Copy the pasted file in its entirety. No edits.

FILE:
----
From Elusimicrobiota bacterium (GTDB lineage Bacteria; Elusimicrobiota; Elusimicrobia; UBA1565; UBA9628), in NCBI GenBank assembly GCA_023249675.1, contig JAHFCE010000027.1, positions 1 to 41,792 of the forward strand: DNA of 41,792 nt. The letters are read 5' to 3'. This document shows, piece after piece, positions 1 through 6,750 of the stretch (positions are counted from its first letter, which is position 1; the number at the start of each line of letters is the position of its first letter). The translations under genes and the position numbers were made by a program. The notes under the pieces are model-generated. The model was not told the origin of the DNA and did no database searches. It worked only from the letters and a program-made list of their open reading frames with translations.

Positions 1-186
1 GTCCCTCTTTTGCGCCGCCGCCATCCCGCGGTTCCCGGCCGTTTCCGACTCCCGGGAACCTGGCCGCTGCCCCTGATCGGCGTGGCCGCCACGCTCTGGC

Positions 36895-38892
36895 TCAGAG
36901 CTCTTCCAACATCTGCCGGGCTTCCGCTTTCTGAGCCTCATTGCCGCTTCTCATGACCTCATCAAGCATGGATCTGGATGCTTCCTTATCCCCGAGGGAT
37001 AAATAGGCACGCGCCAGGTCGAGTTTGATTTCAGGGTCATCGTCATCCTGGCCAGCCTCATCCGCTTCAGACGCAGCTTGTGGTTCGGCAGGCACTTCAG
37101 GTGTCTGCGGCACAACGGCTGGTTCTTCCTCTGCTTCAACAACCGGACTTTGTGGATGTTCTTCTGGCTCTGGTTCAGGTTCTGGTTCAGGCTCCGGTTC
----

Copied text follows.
From Elusimicrobiota bacterium (GTDB lineage Bacteria; Elusimicrobiota; Elusimicrobia; UBA1565; UBA9628), in NCBI GenBank assembly GCA_023249675.1, contig JAHFCE010000027.1, positions 1 to 41,792 of the forward strand: DNA of 41,792 nt. The letters are read 5' to 3'. This document shows, piece after piece, positions 1 through 6,750 of the stretch (positions are counted from its first letter, which is position 1; the number at the start of each line of letters is the position of its first letter). The translations under genes and the position numbers were made by a program. The notes under the pieces are model-generated. The model was not told the origin of the DNA and did no database searches. It worked only from the letters and a program-made list of their open reading frames with translations.

Positions 1-186
1 GTCCCTCTTTTGCGCCGCCGCCATCCCGCGGTTCCCGGCCGTTTCCGACTCCCGGGAACCTGGCCGCTGCCCCTGATCGGCGTGGCCGCCACGCTCTGGC

Positions 36895-38892
36895 TCAGAG
36901 CTCTTCCAACATCTGCCGGGCTTCCGCTTTCTGAGCCTCATTGCCGCTTCTCATGACCTCATCAAGCATGGATCTGGATGCTTCCTTATCCCCGAGGGAT
37001 AAATAGGCACGCGCCAGGTCGAGTTTGATTTCAGGGTCATCGTCATCCTGGCCAGCCTCATCCGCTTCAGACGCAGCTTGTGGTTCGGCAGGCACTTCAG
37101 GTGTCTGCGGCACAACGGCTGGTTCTTCCTCTGCTTCAACAACCGGACTTTGTGGATGTTCTTCTGGCTCTGGTTCAGGTTCTGGTTCAGGCTCCGGTTC